Longmont, Colorado, is a kinder, gentler place these days. City Council members have voted to replace street signs reading "Dead End" with ones that read "No Outlet." Some people complained the existing signs were too gloomy.
In California, Gov. Pete Wilson has again shown that he isn't afraid to take a stand on tough issues. He's come out in support of a law that would deny conjugal visits to inmates convicted of child molestation.
Following complaints from students about being exposed to sexually graphic material in classes, the University of Iowa Board of Regents has imposed a policy requiring teachers to tell students if their courses will include such material. University teachers have reacted predictably to this policy. They have termed it "censorship" and said that it abridges their academic freedom. And some members of the faculty have accused the regents of homophobia. It seems the films that prompted the complaints showed men having sex with each other.
Want to spot an unmarked police car in Tampa, Florida? Look for one sporting an expired license plate. The city police department forgot to renew the tags on its unmarked cars, including the one assigned to the chief. Another tip for spotting the cars: Look for a ticket on the windshield. Other local law-enforcement agencies have issued a number of citations to the Tampa police for the expired tags.
In Indian Creek, Florida, the City Council has banned several breeds of dogs because of their tendency to bark. Now forbidden are American Staffordshire terriers, Staffordshire bull terriers, German shepherds, Doberman pinschers, Rottweilers, and American pit bull terriers. Unfortunately, Chihuahuas and poodles are still legal.
Neither Nasr Abu Zeid nor his wife wants a divorce. But that isn't stopping divorce proceedings for the two in Cairo. Muslim fundamentalists have sued to end the marriage, claiming that Abu Zeid is a heretic and thus cannot be married to a Muslim woman. The fundamentalists say Abu Zeid should consider himself lucky that they are only trying to end his marriage and not his life.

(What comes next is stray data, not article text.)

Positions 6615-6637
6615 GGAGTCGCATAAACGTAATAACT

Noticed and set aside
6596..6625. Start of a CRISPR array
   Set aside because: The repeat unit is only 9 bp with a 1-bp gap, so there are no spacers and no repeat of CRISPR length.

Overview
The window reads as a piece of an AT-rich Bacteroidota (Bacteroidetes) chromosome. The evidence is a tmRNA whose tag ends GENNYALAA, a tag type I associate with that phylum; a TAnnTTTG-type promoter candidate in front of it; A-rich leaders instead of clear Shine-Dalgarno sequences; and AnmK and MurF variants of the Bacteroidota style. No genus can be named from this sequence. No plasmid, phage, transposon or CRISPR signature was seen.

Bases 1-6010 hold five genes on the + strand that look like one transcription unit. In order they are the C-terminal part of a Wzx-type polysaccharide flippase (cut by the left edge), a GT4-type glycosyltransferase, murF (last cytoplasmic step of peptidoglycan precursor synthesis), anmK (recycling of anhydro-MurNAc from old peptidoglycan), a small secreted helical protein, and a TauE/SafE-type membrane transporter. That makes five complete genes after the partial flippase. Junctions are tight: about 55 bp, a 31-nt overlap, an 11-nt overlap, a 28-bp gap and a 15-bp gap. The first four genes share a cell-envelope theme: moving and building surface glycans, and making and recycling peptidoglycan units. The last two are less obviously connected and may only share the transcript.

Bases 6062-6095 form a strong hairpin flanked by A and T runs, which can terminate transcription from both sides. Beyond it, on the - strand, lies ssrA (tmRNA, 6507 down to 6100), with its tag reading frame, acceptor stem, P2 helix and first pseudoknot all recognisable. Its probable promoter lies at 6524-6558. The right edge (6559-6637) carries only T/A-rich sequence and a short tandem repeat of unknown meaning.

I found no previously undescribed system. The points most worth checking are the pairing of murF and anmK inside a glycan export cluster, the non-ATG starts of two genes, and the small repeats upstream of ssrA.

In Concord, New Hampshire, Tiffany Tropp complained when she heard some classmates singing Christmas songs in the halls of her junior high school. Tiffany, who is Jewish, told the principal it made her feel uncomfortable, and he told the students to stop. That's when Tiffany's troubles started. She claims that other students teased her and that one classmate told her that Christmas is about peace and love, then shoved her into a locker.
In France, the courts have ordered Yves St. Laurent to stop marketing a perfume called Champagne. A 1990 law forbids using the name champagne for anything other than wine produced in the Champagne region of France.
Big B Inc., which operates the Drugs for Less chain, is under fire from civil-rights groups. Several months ago, noticing mounting losses from shoplifting, the chain began putting anti-theft tags on the items that its records showed were most likely to be stolen. Among the tagged items are batteries, diapers, condoms, and hair-care products. But black leaders say that the store discriminated against minorities because the tags were used on items often purchased by blacks.
If you're going to San Francisco, be sure to wear some flowers in your hair. But if you're going to Berkeley, forget about strings. The city is cracking down on street artist Phillip Roundtree because he has been charging people to tie colored and beaded strings in their hair. That's vending without a license and practicing cosmetology without a license. Roundtree has racked up $11,320 in fines.
Wear dentures, go to jail. That, says Louis Clark, seems to be the law in Oakland, California. Clark is suing the city, claiming that officers hit and choked him during a drug arrest. Seems the officers thought his denture adhesive was cocaine. No charges were filed, but Clark says he spent three days in jail and his truck, in which he was sitting at the time of the arrest, was stolen because officers failed to lock it. "All I did was put my bottle of denture adhesive on the dashboard and slap in my lower teeth," Clark said.
This article originally appeared in print under the headline "Brickbats".